According to wikipedia at this url: http://en.wikipedia.org/wiki/Truck_classification
, class 8 is any vehicle with a GVWR of greater than 33,000 pounds. It specifically doesn't indicate a number of axles.
I wasn't able to find a primary source to verify this information with a quick search of the US DOT FHWA website. However, the information hasn't changed on that page in quite a while, so I tend towards trusting it.
I believe in the OTR trucking world, there is the axle distinction due to the fact that they're all 5th wheel rigs. There are limits to the amount of weight allowed on a single axle, and other factors at play. I'm far from an expert on that subject though.
Now, with all that said, let's get to the idea of pulling a 5th wheel commercial trailer with a school bus.
There's a conversion on this site (5th wheel hauler I think?) where a conventional bus had the body shortened and a 5th wheel hitch installed to the frame so that it could haul a 5th wheel trailer directly. I see no reason why a bus so modified couldn't *technically* tow a commercial trailer from point A to point B as long as the transmission was rated for the actual weight involved.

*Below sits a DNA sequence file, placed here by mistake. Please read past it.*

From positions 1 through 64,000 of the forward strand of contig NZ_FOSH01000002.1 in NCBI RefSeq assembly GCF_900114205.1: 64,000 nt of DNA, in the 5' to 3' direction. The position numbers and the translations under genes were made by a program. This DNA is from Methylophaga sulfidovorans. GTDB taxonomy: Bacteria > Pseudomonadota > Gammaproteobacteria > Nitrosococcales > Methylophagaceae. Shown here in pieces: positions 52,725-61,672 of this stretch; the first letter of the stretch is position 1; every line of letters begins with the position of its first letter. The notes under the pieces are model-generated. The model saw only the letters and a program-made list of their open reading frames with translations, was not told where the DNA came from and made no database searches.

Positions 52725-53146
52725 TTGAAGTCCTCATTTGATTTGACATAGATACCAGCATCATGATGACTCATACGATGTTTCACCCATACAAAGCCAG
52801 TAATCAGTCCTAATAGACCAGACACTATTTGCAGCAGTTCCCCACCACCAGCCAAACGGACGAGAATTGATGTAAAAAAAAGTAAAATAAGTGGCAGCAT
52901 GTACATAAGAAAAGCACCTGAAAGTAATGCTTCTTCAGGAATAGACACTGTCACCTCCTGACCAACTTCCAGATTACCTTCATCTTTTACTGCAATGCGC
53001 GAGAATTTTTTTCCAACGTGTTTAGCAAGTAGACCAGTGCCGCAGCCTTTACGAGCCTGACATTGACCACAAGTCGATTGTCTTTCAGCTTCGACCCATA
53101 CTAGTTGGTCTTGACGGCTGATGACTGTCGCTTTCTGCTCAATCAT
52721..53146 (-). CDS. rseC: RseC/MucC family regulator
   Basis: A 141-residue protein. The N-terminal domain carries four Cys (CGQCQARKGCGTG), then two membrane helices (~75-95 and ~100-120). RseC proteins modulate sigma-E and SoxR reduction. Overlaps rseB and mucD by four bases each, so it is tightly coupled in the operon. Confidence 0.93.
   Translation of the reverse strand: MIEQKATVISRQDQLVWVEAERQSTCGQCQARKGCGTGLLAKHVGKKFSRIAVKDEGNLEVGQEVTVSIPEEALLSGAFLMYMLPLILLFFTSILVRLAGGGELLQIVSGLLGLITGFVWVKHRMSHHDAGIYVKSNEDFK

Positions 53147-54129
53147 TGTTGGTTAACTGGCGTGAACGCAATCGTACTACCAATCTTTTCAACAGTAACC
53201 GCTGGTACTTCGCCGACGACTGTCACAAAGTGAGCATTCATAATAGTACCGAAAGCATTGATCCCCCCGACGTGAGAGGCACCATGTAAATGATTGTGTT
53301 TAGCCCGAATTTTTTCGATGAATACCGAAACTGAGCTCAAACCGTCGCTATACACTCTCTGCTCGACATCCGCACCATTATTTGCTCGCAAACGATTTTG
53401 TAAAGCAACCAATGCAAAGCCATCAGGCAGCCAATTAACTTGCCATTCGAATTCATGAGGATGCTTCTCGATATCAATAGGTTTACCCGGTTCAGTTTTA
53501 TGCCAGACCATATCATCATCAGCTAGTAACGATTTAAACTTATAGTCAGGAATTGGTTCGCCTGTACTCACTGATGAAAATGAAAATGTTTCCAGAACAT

A competent and licensed air brake technician should be able to install a set of helping hands on such a setup. Of course, the bus would have to be air brake equipped, and all the standard trucking safety issues would have to be addressed. Also, since you would be doing this for hire, you would need a CDL with air brake endorsement. Otherwise, you would just be in a world of hurt should anything go wrong (including a check by law enforcement).
I would personally recommend against this. I think it would be a lot of work to convert the school bus for this. I think you would still end up with DOT regulation issues, even with a CDL and air brake endorsement. Plus, it would require you to have a CDL in the first place.
If I had a bus modified to haul a 5th wheel RV, and I needed to move an empty commercial trailer a few miles, I probably would just do that trick where you lock the air brakes open, and tow it brakeless very slowly to the destination. I think of a few miles as less than 20. I would also avoid doing this anywhere near a police station, frequent patrol area, or weigh station, or congested traffic areas (ie, anything other than the country).
One possible loophole I just thought of is the farm use trick. If you could go that route, I believe you could avoid the CDL. You'd have to slap farm use tags on the trailers as you towed them, and be careful of your trip radius. I'm pretty sure this would work here in VA, but I don't know if your state includes similar exemptions for farm use vehicles. Also, you'd have to keep the fact that you were moving the trailers for hire a secret, which is difficult to do. Businesses have to keep track of all expenses, and paying you for moving the trailers would leave a paper trail, which could come back to bite you.
Again, I don't advise doing this. Hopefully this information will be helpful and perhaps spark more thought and discussion.